Is Your Gold Really There?
- Rumours are swirling that there are much shenanigans in the gold market. How confident are you that the physical gold you bought is really in the ETF vaults? Are the LBMA and COMEX defaulting on their physical deliveries? Can they fulfil all their contractual obligations to deliver physical gold? Many have doubts and the number of doubters is rising. Mineweb reports :
It doesn’t just seem to be GATA which nowadays is questioning whether the volume of gold held in ETFs and in official reserves is really there – or perhaps there is more than one title to what is actually in the world’s gold vaults? Would a run on gold bullion thus create panic among the Bankers?
Banking has run for centuries with the banks themselves only keeping on hand a fraction of the money owed to depositors with the balances loaned out and not always immediately available, if indeed it is even there at all, so when there is a run – like that on Britain’s Northern Rock last year – the bank concerned can find it tough to keep its head above water. Northern Rock, in the event, needed to be bailed out by the U.K. government.
There are plenty of theories that the gold markets also operate on a similar principle - or perhaps worse. Not only may the banks not hold the amounts of physical gold they say they do, say the doubters, having loaned much of this to third parties, but there are now analysts and observers expressing doubts over the actual title to the gold that is still seen to be in the vaults, feeling that perhaps some of it has been sold several times over. Central Banks, for example, seem to hate being questioned over gold loans preferring to duck the question and keep any such arrangements under wraps, although most will admit to gold swaps and loans being made – but little or no detail.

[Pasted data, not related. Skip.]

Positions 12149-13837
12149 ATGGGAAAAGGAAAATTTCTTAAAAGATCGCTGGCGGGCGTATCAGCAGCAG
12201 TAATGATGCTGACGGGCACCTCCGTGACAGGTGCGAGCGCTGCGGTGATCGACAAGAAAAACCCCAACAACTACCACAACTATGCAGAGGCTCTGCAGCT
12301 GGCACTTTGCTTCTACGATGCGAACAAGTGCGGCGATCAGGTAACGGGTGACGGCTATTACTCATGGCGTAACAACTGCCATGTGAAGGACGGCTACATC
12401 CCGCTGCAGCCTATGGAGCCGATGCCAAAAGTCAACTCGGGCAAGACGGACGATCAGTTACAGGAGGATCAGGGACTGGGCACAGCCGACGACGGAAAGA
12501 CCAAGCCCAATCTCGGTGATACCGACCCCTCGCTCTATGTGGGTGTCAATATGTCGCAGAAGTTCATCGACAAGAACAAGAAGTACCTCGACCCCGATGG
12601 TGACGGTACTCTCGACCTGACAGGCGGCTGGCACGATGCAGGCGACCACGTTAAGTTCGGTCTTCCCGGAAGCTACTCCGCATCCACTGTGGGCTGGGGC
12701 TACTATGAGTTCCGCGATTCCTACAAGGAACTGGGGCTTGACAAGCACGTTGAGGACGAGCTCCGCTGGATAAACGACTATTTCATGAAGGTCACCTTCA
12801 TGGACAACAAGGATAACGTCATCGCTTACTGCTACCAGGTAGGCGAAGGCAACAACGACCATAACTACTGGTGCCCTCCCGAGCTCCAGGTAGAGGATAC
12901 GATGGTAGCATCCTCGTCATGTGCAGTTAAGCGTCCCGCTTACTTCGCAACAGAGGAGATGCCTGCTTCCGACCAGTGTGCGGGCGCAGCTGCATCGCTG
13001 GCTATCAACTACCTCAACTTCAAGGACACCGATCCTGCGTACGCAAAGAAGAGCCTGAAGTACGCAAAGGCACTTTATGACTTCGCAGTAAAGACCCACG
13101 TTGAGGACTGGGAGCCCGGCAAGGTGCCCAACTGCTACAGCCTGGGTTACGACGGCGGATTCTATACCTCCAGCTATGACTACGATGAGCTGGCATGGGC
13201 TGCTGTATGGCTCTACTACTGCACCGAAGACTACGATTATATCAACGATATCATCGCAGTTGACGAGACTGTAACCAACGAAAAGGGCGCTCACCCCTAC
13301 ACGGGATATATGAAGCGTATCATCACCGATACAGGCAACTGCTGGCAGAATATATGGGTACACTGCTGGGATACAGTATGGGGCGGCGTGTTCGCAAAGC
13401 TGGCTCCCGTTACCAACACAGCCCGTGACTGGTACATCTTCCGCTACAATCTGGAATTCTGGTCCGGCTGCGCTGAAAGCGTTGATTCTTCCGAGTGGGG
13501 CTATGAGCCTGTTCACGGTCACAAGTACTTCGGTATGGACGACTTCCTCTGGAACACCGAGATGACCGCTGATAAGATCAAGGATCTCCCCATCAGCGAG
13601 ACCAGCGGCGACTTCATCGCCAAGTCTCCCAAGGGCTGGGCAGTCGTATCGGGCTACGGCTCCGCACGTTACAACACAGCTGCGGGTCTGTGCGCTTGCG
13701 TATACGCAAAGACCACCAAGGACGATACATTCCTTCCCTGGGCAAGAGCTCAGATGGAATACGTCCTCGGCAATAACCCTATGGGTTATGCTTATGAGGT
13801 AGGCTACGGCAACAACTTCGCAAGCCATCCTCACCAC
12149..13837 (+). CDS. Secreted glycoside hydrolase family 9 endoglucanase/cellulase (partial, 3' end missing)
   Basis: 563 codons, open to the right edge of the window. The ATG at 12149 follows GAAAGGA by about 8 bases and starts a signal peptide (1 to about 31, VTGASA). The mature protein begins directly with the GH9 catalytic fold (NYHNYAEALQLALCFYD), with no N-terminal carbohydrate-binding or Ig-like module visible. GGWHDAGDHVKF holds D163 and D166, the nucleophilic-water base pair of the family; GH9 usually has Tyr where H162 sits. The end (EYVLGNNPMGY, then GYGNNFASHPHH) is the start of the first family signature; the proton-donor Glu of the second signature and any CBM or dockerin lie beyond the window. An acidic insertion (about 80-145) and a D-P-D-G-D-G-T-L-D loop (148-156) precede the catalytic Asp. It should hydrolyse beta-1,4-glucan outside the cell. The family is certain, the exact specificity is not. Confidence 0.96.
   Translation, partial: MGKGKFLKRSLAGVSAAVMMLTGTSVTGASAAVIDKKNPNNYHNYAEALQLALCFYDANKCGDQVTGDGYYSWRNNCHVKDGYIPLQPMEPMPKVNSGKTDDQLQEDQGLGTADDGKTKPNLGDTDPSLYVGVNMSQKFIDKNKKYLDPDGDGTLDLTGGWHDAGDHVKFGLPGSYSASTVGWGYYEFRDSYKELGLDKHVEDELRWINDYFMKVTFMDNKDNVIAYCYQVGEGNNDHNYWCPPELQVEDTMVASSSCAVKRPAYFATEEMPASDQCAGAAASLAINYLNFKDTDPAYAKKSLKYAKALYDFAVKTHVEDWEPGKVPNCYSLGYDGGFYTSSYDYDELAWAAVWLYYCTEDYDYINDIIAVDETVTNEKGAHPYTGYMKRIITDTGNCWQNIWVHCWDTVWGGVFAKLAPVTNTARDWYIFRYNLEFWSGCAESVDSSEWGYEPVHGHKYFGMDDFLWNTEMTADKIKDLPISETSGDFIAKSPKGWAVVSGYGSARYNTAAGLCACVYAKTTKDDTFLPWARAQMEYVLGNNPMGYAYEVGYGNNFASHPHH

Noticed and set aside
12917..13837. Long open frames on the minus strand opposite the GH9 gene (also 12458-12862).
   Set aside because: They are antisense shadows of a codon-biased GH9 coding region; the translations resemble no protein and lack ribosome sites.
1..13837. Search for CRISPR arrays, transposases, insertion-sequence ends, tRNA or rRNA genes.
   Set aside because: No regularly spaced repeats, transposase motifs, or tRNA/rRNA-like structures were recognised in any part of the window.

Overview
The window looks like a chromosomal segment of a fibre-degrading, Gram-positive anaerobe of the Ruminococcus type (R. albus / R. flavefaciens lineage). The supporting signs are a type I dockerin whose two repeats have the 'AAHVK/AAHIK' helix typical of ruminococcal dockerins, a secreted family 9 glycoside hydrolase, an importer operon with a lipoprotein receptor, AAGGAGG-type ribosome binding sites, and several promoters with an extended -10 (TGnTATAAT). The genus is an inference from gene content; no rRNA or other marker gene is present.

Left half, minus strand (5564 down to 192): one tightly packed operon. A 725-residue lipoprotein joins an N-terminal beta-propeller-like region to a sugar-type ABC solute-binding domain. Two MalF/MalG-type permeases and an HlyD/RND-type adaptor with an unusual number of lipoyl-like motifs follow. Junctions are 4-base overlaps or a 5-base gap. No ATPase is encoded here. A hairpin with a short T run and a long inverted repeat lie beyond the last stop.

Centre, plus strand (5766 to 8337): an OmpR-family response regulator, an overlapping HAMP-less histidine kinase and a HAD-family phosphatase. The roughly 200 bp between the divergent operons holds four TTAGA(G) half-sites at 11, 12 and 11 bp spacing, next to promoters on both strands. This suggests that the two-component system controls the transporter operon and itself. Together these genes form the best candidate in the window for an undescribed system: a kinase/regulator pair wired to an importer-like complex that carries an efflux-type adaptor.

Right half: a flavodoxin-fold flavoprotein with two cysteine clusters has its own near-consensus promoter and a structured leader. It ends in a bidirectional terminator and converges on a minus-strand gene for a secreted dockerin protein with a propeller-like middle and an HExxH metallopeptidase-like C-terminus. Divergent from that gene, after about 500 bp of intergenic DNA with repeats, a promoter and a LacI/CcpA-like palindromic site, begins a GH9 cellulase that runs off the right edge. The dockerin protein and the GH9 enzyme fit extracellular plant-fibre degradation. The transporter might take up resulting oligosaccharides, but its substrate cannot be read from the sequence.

It may be no coincidence that the recent surge in the gold price which burst it through the $1,000 barrier followed shortly after Hong Kong demanded repatriation of its gold held in London banks and reports suggest that Germany is also looking for its foreign-held physical gold to be returned from overseas repositories. Has this created shortages of physical gold which holders are now trying to cover?
The latest commentator to express doubts is Paul Mylchreest in his Thunder Road Report. Mylchreest has calculated that, using GFMS figures, that data on the volume of gold traded on the London market (about 90% of gold traded worldwide), if put in its proper context, does not tally with his estimate of the amount of gold that is held in the form of bars which conform to “London Good Delivery” standard.
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